“Live in each season as it passes; breathe the air, drink the drink, taste the fruit, and resign yourself to the influence of the earth.”
― Henry David Thoreau, Walden
Henry David Thoreau had a deep connection to nature that permeated his writing. Thoreau had the amazing ability to paint a visual image with his words, almost placing you in the environment he was describing.
Howard Gardner identifies this type of skill as verbal linguistic intelligence, the ability to excel at the spoken and written word. People high on linguistic intelligence enjoy reading and are able to explain things in depth.
Young children are just starting to develop their own voice, whether written or spoken. We, as educators, are introducing rich language experiences through language modeling. We put new vocabulary words in context for young children to understand. The outdoor environment presents a rich context for developing verbal/linguistic skills. How might you enhance your outdoor classroom and outdoor activities to increase verbal/linguistic intelligence in young children?
Create an outdoor space for children to enjoy books. Have a “book bag” that children can bring outside with them, varying the books often. Read books about the outdoors and nature. One of my favorite authors is Nancy Elizabeth Wallace. Many of her books like Shells, Shells, Shells and Rocks, Rocks, Rock explore concepts in nature.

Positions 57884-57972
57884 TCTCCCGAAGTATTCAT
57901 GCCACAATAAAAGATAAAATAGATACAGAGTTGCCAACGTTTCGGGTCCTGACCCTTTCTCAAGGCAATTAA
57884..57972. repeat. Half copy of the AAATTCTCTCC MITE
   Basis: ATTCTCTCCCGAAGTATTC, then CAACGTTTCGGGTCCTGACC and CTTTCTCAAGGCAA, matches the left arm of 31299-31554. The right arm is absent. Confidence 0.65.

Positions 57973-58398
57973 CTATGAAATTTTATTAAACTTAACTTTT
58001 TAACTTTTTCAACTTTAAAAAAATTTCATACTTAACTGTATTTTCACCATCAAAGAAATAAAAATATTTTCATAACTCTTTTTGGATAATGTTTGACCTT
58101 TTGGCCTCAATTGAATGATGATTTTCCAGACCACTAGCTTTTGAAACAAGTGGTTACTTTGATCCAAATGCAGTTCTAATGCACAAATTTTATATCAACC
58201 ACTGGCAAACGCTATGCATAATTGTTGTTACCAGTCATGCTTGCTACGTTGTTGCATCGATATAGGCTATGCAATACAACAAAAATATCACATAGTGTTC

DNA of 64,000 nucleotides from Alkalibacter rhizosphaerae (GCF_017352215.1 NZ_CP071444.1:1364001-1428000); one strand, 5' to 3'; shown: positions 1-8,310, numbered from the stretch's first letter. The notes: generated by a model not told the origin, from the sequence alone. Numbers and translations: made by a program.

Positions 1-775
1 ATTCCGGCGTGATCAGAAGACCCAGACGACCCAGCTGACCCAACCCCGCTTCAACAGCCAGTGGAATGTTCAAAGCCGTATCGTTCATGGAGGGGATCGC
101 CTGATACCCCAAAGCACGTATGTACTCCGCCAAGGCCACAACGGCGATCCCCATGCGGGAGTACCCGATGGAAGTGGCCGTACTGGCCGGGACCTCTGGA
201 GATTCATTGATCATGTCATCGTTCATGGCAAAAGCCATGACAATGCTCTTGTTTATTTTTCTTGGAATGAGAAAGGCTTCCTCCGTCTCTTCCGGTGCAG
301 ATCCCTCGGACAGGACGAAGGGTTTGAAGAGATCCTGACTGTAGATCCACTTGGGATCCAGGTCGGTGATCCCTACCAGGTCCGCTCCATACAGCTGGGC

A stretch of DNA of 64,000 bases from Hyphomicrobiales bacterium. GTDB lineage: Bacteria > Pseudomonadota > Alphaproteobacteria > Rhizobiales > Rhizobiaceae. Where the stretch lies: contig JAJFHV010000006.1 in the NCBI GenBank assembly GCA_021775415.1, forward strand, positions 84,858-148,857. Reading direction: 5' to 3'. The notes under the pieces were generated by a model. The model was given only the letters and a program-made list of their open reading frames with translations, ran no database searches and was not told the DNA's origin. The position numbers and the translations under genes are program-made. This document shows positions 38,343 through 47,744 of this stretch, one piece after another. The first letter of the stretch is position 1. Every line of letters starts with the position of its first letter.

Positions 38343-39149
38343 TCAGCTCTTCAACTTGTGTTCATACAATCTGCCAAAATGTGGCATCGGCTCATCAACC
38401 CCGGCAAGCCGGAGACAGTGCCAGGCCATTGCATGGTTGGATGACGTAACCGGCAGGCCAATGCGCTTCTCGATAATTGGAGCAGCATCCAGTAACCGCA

Provide supplies for children to journal, documenting the experiences outside. Document the children’s words as they dictate stories to you. Have crayons, markers, and paper available for the children to visually represent their ideas.
Walk around the outdoor environment and label what you see. Have the children label what they see. Talk about your shared experiences, making sure to define any new vocabulary words children may not know. Every spring I would take the preschoolers on a walk around our college campus looking for spring buds. I would label the flowers emerging from the ground, such as the crocuses, tulips, and daffodils.
Have the children describe the weather. How does it feel? What types of clothes do you need to wear for the weather? How is today’s weather different from yesterday? What do you see when you look in the sky? Take pictures of the weather and have the children describe what they see.
Create an “outdoor theater”, a place where children can perform stories. Provide the children with a few open-ended items to use like scarves, dress up clothes, sticks, and baskets. Or let the children discover their own props.
These are just a few ideas that you can use to help increase children’s verbal/linguistic intelligence while experiencing the outdoors.
Check out our Bookcase with Lockable Lid which can be used to store all the books needed for outdoor reading!
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